On a fateful April afternoon back in 1989, something really tragic transpired at a football game. Something which would haunt a club and its supporters for years to come. And while time may heal all wounds, the void would never be filled.
Liverpool were to take on Nottingham Forest in the FA Cup semifinal at Hilsboro in what was a repeat of last year’s fixture and venue. Close to 3PM, the kickoff time, there was a surge and rush among Liverpool fans wanting to enter the stands (a lot of which in those days used to have standing terraces unlike the all seater stadiums that you see today) and the police exacerbated the bottleneck by refusing to open a key exit which resulted in a large number of fans getting cornered into small, cramped places that resulted in a crowd crush. The resulting asphyxiation ended up claiming 96 lives in what is one of the worst recorded football tragedies of the modern era. Initial reports pinned the blame on unruly spectators and football ‘hooliganism’ but there have been serious questions raised on the official version of events and about a week ago, the British Prime Minister David Cameron issued a public apology to the victims of the ‘Hilsboro Disaster’ and their families who have been fighting for justice.
The simple reason something like this happened was the fact that crowd control took precedence over crowd safety. And in any sport, the fans and the paying public deserve the utmost respect to be shown for their safety and well being. The Hilsboro episode remains particularly painful because of the shirking of moral responsibility by the police to own up to causing the disaster and even the emergency services who were sluggish in their response that black afternoon. And the quiet resolve of the families and help groups fighting for the cause of justice for those 96 innocent souls who perished more than two decades ago is a constant reminder of just how important fan safety is.
The tragedy did bring in important changes. The Taylor Report filed after the incident led to standing terraces being abolished and clubs were compelled to convert their stadiums into all seater fan friendly enclosures that put the pleasure back in watching the game and made safety more certain. Not surprisingly, attendance figures rose immediately.
Worryingly it doesn’t seem to be a concern here in India, where our main spectator sport, cricket, attracts huge crowds at large venues. I remember my uncle talking about his first time at an international cricket match – an encounter between India and Sri Lanka at Guwahati in the mid 1980s – where the sanitation facilities were so poor at the Nehru Stadium that they had to worry about ‘urine bombs’-people in the upper tiers just relieving themselves in a polythene packet and throwing it down below. Perhaps it’s a far cry in terms of time but we haven’t gone too far ahead in terms of spectator safety and comfort.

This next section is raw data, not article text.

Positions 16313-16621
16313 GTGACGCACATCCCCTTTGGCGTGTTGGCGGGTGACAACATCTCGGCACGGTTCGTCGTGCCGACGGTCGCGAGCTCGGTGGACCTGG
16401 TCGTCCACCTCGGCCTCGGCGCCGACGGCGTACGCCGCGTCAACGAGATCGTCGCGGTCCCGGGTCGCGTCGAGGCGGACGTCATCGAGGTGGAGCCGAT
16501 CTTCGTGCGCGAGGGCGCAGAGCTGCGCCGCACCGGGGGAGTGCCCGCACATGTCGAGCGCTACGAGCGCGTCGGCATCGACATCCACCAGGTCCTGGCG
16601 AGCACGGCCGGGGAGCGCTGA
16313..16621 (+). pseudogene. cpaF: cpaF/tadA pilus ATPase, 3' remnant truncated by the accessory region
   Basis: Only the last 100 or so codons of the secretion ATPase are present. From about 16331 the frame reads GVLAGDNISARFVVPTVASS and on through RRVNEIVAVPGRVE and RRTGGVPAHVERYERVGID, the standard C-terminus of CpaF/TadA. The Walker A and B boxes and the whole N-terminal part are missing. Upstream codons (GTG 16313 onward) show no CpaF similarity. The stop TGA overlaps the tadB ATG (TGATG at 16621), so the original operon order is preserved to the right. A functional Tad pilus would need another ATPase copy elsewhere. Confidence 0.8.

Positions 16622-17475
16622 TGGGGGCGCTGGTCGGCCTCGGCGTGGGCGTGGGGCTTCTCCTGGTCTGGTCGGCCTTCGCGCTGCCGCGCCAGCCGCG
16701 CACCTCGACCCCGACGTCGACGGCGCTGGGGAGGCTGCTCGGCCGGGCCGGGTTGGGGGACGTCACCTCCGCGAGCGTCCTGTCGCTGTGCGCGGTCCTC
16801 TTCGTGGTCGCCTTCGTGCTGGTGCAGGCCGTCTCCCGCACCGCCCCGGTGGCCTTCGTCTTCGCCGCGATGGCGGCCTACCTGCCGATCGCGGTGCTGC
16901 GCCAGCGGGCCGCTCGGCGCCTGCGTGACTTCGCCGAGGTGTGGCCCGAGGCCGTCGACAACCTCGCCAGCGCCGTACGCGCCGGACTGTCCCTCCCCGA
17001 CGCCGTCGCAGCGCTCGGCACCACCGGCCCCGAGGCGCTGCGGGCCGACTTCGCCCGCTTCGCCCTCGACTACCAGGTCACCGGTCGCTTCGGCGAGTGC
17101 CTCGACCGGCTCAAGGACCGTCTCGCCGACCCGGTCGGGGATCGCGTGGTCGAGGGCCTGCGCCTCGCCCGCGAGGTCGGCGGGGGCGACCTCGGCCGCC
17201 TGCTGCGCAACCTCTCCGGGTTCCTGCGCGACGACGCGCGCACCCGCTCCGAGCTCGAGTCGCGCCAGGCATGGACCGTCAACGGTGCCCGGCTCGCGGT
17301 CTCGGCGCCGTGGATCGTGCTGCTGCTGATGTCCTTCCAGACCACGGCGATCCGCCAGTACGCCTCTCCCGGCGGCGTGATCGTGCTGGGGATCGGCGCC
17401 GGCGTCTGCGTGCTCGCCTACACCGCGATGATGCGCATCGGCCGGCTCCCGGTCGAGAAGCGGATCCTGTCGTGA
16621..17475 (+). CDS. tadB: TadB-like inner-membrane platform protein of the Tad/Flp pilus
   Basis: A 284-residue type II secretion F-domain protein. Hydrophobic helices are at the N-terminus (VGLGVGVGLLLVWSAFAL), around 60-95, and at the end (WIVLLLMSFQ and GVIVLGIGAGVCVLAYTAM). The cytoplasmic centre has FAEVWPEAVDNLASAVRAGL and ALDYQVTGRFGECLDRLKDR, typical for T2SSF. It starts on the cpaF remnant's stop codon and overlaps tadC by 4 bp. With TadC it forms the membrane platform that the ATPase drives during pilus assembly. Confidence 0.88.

I was witness to an ugly sight myself in 2008 at the Chinnaswamy Stadium in Bangalore during an India v Australia test match. Below the BEML stand (where we were sitting) which is beside the giant electronic scoreboard, there was a man who suddenly went into what looked like an epileptic fit and fell down near the fence that separates the stands from the turf. Immediately a few fans rushed to his aid and realizing he needed medical help called out for some assistance. Shockingly, the stadium staff looked quite clueless as to who to call on and the security guys stationed out there seemed indifferent, if not willfully oblivious, to the man’s pain. How different were they then from the Yorkshire policemen that spring afternoon in Hilsboro?
Finally, the fans who had rushed to the man’s aid carried him themselves to the nearest medical center. In contrast, when I visited Paris and decided to take a tour of the Stad De France, they categorically showed us how arrangements are avaibale during every matchday to airlift the injured – whether players or fans. And there was a case of an elderly gentleman who came to watch a game but suffered a heart attack before the match kicked off. He was airlifted and the quick assistance saved his life though, sadly, he missed the game. A week later his wife wrote to the Stad De France, not to express gratitude but ask for a refund for the ticket! But that shows how normal the expectations of such facilities are from a fan’s point of view. They perhaps consider it their right and the administrators are morally obligated to provide it to them. My live sports viewing experience thus far in India unfortunately tells me the opposite. And if we are to become a better sporting nation, we shouldn’t be waiting for our Hilsboro to happen before we take action.